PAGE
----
I thought I answered this morning. First you'll have to clear the drain line by snaking it out. It's not the detergent but the fiber that clogs up the pipes. Snake out the drain and this should cure your troubles. Unless there's back fall between the trap and the vent the head pressure plus the pump force should be enough to drain the discharge once the line's cleared. Good luck, Tom
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    hkrach's Avatar
    hkrach Posts: 5, Reputation: 1
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    #5

    Jan 29, 2006, 06:22 PM
    Thanks for your reply Tom... is there a way to keep this from happening for good. As I said, the pipes were replaced about 4 or 5 years ago, so it is a continuing problem... any ideas to prevent future backups? Thanks
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    dmrlook's Avatar
    dmrlook Posts: 127, Reputation: 8
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    #6

    Jan 29, 2006, 06:37 PM
    Quote Originally Posted by hkrach
    Thanks for your reply Tom...is there a way to keep this from happening for good. As I said, the pipes were replaced about 4 or 5 years ago, so it is a continuing problem...any ideas to prevent future backups? Thanks
    As Tom says, since the fibers are clogging the line, have you tried putting one of those metallic lint collectors on the end of the pipe coming out of the machine before it enters the drain pipe. Our washing machine drains into the laundry sink just next to it, and when I don't have one of those lint collectors on the pipe from the washer, the sink drain needs to be cleared of lint about every 5-8 washes. That won't completely fix your problem I imagine, but it will certainly help. And don't forget to replace the lint traps - they get clogged up pretty fast which can't be good for the washing machine pump to have to puch through that crap.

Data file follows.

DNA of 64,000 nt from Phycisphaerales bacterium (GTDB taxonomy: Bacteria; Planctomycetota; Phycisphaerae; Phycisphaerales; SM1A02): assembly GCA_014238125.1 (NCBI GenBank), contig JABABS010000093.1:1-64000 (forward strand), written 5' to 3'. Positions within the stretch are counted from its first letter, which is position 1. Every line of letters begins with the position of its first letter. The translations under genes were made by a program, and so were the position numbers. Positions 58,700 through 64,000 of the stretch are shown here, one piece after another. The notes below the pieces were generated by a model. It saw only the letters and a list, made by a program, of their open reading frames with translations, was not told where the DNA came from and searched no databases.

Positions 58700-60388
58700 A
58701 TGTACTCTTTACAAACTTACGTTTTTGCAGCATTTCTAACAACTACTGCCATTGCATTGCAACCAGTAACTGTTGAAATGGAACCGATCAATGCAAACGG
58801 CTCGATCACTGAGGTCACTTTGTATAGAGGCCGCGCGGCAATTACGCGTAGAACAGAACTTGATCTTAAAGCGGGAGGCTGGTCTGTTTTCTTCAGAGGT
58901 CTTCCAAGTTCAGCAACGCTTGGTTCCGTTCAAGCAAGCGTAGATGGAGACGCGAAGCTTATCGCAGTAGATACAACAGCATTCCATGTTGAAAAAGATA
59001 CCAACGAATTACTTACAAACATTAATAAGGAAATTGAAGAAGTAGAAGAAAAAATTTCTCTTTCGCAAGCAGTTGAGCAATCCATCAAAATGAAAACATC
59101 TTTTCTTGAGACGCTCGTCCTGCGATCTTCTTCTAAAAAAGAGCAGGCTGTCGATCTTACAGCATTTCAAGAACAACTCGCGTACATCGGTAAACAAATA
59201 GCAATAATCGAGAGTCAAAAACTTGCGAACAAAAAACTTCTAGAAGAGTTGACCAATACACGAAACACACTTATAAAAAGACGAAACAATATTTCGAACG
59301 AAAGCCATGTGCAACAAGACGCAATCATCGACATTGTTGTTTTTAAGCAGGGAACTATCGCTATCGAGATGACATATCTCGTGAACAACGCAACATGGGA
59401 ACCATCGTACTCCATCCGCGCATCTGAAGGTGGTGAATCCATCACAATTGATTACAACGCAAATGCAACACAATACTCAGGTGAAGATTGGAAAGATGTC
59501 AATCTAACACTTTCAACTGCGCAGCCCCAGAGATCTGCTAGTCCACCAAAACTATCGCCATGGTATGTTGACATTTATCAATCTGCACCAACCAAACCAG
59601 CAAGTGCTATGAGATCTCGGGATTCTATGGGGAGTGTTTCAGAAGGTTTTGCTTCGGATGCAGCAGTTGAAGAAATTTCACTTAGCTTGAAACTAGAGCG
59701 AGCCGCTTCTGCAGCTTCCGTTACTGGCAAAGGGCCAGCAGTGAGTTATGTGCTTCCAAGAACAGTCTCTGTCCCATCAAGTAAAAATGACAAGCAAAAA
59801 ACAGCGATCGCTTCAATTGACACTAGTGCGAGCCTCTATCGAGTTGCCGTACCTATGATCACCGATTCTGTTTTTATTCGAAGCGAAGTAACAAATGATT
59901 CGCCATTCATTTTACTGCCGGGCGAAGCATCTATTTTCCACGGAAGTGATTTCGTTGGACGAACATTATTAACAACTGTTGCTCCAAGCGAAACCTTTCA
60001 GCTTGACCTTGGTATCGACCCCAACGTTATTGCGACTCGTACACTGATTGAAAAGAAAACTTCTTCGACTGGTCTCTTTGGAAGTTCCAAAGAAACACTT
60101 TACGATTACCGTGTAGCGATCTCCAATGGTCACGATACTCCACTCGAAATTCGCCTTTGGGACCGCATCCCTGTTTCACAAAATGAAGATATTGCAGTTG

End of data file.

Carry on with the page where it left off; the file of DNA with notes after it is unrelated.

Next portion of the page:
Good luck
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    hkrach's Avatar
    hkrach Posts: 5, Reputation: 1
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    #7

    Jan 29, 2006, 07:41 PM
    Thanks dmrlook, actually I did try that, but it won't work because the hose from the washer goes directly into the drain pipe, so the metal screen won't fit over the hose and into the pipe at the same time. Thanks for the suggestion though... this is just bugging me because I am doing some repair work/painting/replacing floors, and I feel it is pointless to do any work around the washer until I can fix it for good since when it overflows it creats a large mess and will further damage the floor and wall around it. I have investigated moving the washer and dryer to the basement in my house. In the room where I would, I have easy access to water lines, and there is a 220 outlet that is unused, and I could have the washer drain into the drain in the floor, the only major problem is a dryer vent, because like I said, living in a condo, major alterations can't be made without board approval, and installing a dryer vent would require some external work... but moving them to the basement would not be my first choice, like I said, I would rather just find a permantent fix for their current location.
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    Jeff Beck's Avatar
    Jeff Beck Posts: 3, Reputation: 2
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    #8

    Apr 7, 2008, 06:35 AM
    I had a similar problem. After I ran a snake, I noticed there was a lot of detergent caking up with the clothing fibers. My wife had changed to powdered detergent a few months before and it appears that it does not dissolve completely and causes a build up after time. I asked her to change back to liquid detergent and have not had a problem since.